DeFi, the only place where unicorns and cartoon sushi face off in a battle for liquidity.
Uniswap has been one of the most successful DeFi protocols for swapping tokens on Ethereum. It was created by a small team of passionate builders who have made the code open-source and available for anyone to fork. And that’s exactly what SushiSwap did!
SushiSwap is a fork of Uniswap that adds the appetizing SUSHI token. It grants control over the protocol to holders and pays a portion of fees to them. Let’s see how you can get it on your plate!
SushiSwap, a new entrant to the field, promised to change that. And over $1 billion worth of value locked into the protocol – only a few days after launch – suggests that many would be interested in this change.
In this article, we’ll discuss the Uniswap fork that’s taking the crypto space by storm.
What is SushiSwap?
SushiSwap is a fork of Uniswap with some key differences – most notably, the SUSHI token. The token has two functions at launch: entitling holders to governance rights and a portion of the fees paid to the protocol. In a simplified way, SUSHI holders “own” the protocol.
Why has this spurred so much interest? Well, community governance is heavily intertwined with the DeFi ethos. The growth of liquidity mining (yield farming) as a valid method for token distribution has given rise to an abundance of new token launches. These aim to level the playing field for everyone involved with no premines, little or no founder allocation, and equal distribution based on the amount of funds supplied. The tokens distributed through these liquidity incentives then grant governance rights to token holders. In addition, we already know that SUSHI holders are also entitled to a portion of the fees paid into the protocol by traders.
Uniswap vs. SushiSwap
It’s without a doubt that the DeFi space owes significant advancements to the Uniswap team. But we could see a future where even both Uniswap and SushiSwap (or other forks) flourish. Uniswap might remain at the forefront of innovation in the AMM space, while SushiSwap could provide an alternative that’s more focused on features that the community wants to see.
With that said, fragmenting liquidity between similar protocols isn’t ideal. If you’ve read our Uniswap article, you know that AMMs work best with as much liquidity in the pools as possible. If a lot of the liquidity in DeFi is split between many different AMM protocols, that could lead to a worse experience for the end-user.
How are SUSHI rewards distributed?
SUSHI is distributed to those who provide liquidity to specific Uniswap pools. Then, they can deposit their Uniswap LP tokens into the SushiSwap staking contracts to start earning SUSHI.
Initially, these Uniswap pools were:
To incentivize the provision of liquidity for the SUSHI market, the SUSHI-ETH pool pays out double rewards. Shortly after launch, SUSHI voters voted on adding additional pools to be eligible for the distribution. This is the power of community governance!
How to provide liquidity for SushiSwap
Getting the tokens
So you’ve decided that you want to stake Uniswap tokens in return for SUSHI. The first step is to acquire those tokens. We’re going to provide liquidity for UMA-ETH, but feel free to follow along with any pair of your choosing (provided, of course, that the LP tokens are usable on SushiSwap).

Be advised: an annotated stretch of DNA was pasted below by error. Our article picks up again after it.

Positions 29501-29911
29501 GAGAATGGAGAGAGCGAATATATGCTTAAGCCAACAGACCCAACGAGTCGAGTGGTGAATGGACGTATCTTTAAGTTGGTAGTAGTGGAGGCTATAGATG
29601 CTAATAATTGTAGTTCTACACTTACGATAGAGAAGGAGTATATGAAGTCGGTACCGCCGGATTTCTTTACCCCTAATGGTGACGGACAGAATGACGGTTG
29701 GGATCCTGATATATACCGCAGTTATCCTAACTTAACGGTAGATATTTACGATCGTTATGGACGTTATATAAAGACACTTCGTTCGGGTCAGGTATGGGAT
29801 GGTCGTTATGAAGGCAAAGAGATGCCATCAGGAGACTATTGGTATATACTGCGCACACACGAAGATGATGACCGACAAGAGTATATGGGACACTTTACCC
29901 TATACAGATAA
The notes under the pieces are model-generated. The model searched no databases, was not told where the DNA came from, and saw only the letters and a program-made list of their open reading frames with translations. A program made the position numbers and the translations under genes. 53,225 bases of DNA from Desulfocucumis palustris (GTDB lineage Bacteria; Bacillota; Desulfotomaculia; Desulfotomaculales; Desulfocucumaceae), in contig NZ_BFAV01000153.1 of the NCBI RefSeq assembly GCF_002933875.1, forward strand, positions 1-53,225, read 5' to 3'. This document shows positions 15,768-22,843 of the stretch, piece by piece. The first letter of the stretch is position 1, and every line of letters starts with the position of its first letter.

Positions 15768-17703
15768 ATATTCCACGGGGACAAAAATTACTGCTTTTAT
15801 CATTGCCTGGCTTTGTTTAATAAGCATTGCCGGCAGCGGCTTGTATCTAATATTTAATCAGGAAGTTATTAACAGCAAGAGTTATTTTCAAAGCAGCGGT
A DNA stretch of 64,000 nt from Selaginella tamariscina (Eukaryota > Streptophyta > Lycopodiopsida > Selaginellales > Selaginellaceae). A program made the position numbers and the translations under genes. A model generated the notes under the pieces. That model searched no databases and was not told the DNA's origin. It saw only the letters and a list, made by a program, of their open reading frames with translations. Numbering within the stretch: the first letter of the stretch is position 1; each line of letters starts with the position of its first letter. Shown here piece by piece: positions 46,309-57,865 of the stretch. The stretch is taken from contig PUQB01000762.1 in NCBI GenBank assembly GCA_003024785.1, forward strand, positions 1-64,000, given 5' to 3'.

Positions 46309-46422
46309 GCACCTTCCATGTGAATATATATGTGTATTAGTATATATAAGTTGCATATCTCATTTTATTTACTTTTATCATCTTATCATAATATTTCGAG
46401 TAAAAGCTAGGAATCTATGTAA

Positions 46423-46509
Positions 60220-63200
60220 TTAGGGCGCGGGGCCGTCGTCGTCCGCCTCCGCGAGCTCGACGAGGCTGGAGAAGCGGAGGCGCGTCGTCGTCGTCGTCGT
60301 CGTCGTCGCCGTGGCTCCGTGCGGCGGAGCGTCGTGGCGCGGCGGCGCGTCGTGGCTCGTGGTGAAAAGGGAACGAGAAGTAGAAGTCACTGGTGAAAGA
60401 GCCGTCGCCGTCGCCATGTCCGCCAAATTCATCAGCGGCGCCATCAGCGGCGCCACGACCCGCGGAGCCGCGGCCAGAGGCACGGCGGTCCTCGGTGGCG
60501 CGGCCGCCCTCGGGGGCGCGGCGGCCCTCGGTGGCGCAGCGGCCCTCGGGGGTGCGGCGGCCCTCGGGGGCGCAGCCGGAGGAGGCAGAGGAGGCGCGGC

- Head to Uniswap
- Switch to the Pool tab
- Click Add liquidity
- The base should already be ETH, but if not, select ETH
- Below, click on Select a token and search for UMA
- Now enter the amount of ETH and UMA you are going to add to the liquidity pool
- Finally, add the liquidity to the pool and you’ll receive ETH-UMA UNI-V2 LP tokens – these can later be redeemed to retrieve your tokens once you have finished staking on SushiSwap.
The man, the myth, the legend: Chef Nomi, the sushi chef.
Unlocking the wallet shows you your SUSHI balance and the total supply.
If you scroll down, you’ll see all the options available to you.
For each of these items, you’ll stake a different token. The Umami Squid is looking tasty to us, so we’re going to go with that.
After that, you’ll be able to select the amount you want to stake.
And now, you should be good to go! The chef will get to work making your sushi. At any point, you can harvest your SUSHI, remove your LP tokens, and take them back to Uniswap to retrieve your ETH and UMA.
Is SushiSwap safe?
As of September 2020, SushiSwap is an unaudited project. Depositing funds into a smart contract always carries the risk of bugs, even for audited and highly reputable projects. However, SushiSwap was created by anonymous developers which makes depositing funds into them even riskier.
SushiSwap is a fun experiment, but never deposit more than you could lose. In addition, due to the extremely high gas costs on Ethereum, smaller deposits can have quite a lot of farming to do before they can actually turn a profit.
With that said, the SushiSwap developers have invited a number of auditing firms to audit their contracts. Audits are expensive, but we’ve already seen with other community-owned projects such as YAM that users are willing to fund audits for initiatives they believe in.
SushiSwap is an exciting experiment that challenges the competitive advantage of an already successful DeFi protocol – Uniswap. SushiSwap is a fork of Uniswap with the key difference being community governance.
The real test of SushiSwap will start after the initial two-week distribution period finishes. Is SushiSwap going to siphon significant liquidity from Uniswap? Or are SUSHI farmers only looking for a quick profit?
No matter how successful SushiSwap becomes in the end, it shows that no product or service has an indisputable advantage in DeFi.